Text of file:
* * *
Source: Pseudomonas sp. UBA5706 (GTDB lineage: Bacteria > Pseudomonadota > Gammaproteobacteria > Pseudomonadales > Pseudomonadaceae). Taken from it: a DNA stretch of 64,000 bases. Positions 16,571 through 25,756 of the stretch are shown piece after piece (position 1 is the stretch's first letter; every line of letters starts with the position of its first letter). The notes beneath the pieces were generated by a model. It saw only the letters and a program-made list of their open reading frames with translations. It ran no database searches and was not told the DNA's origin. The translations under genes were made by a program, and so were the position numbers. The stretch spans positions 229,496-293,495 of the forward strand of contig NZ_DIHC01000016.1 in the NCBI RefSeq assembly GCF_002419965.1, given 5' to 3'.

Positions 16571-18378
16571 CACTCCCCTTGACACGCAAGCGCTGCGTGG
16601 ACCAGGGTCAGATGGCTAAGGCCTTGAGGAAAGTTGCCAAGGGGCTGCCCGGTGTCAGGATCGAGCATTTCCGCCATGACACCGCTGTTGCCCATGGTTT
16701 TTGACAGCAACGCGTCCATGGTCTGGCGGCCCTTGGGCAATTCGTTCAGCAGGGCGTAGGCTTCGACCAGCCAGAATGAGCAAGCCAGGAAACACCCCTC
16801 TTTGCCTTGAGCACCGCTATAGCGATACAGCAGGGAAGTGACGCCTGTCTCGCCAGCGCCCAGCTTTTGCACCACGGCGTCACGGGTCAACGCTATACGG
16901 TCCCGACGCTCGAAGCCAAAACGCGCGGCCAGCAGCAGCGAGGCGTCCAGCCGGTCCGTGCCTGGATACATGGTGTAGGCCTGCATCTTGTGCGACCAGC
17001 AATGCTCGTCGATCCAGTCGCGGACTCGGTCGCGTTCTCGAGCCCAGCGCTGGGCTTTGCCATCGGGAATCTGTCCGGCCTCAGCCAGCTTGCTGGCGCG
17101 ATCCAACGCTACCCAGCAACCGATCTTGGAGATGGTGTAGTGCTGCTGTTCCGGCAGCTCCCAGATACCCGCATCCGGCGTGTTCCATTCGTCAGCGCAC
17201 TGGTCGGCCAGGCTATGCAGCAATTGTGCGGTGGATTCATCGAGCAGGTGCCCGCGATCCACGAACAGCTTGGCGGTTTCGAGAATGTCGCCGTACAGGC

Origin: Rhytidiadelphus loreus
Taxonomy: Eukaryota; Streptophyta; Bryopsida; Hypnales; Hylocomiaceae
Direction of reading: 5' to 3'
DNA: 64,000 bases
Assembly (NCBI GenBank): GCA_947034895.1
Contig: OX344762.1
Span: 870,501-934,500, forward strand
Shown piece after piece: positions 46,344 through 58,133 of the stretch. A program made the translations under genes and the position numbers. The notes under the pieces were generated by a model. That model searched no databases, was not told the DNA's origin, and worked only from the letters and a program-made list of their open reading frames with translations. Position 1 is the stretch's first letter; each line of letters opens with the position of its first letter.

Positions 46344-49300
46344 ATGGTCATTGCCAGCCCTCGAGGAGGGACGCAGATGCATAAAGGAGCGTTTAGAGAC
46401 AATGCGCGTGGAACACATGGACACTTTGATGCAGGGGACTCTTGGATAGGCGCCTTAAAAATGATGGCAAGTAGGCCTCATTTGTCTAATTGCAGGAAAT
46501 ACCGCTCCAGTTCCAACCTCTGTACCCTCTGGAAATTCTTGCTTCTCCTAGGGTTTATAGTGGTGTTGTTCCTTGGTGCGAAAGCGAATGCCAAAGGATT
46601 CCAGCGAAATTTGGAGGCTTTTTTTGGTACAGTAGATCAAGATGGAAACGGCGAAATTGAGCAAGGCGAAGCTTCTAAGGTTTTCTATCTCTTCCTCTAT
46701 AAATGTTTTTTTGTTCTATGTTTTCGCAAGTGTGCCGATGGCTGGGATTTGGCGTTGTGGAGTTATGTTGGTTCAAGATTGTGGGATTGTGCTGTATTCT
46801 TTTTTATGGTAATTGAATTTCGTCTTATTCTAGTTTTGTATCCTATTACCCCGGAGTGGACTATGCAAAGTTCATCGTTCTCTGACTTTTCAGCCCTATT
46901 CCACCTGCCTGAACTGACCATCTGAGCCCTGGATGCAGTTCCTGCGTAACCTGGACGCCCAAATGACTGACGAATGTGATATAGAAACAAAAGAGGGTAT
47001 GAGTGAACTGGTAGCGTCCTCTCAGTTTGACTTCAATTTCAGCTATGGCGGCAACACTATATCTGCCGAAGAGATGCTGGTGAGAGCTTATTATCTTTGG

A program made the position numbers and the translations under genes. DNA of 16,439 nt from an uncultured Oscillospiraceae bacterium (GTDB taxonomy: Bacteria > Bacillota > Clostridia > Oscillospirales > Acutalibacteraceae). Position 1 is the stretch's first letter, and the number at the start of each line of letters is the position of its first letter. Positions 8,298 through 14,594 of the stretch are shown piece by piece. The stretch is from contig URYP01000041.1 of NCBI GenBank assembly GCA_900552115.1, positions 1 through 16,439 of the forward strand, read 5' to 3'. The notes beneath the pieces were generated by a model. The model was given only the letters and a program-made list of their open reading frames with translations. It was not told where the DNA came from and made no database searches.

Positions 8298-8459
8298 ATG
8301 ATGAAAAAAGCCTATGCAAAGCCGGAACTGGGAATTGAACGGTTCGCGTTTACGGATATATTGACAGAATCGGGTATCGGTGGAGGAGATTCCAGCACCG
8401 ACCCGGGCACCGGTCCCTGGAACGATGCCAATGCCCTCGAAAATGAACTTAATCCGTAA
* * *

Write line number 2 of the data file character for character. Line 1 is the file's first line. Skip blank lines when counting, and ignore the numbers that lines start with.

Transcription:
Positions 16571-18378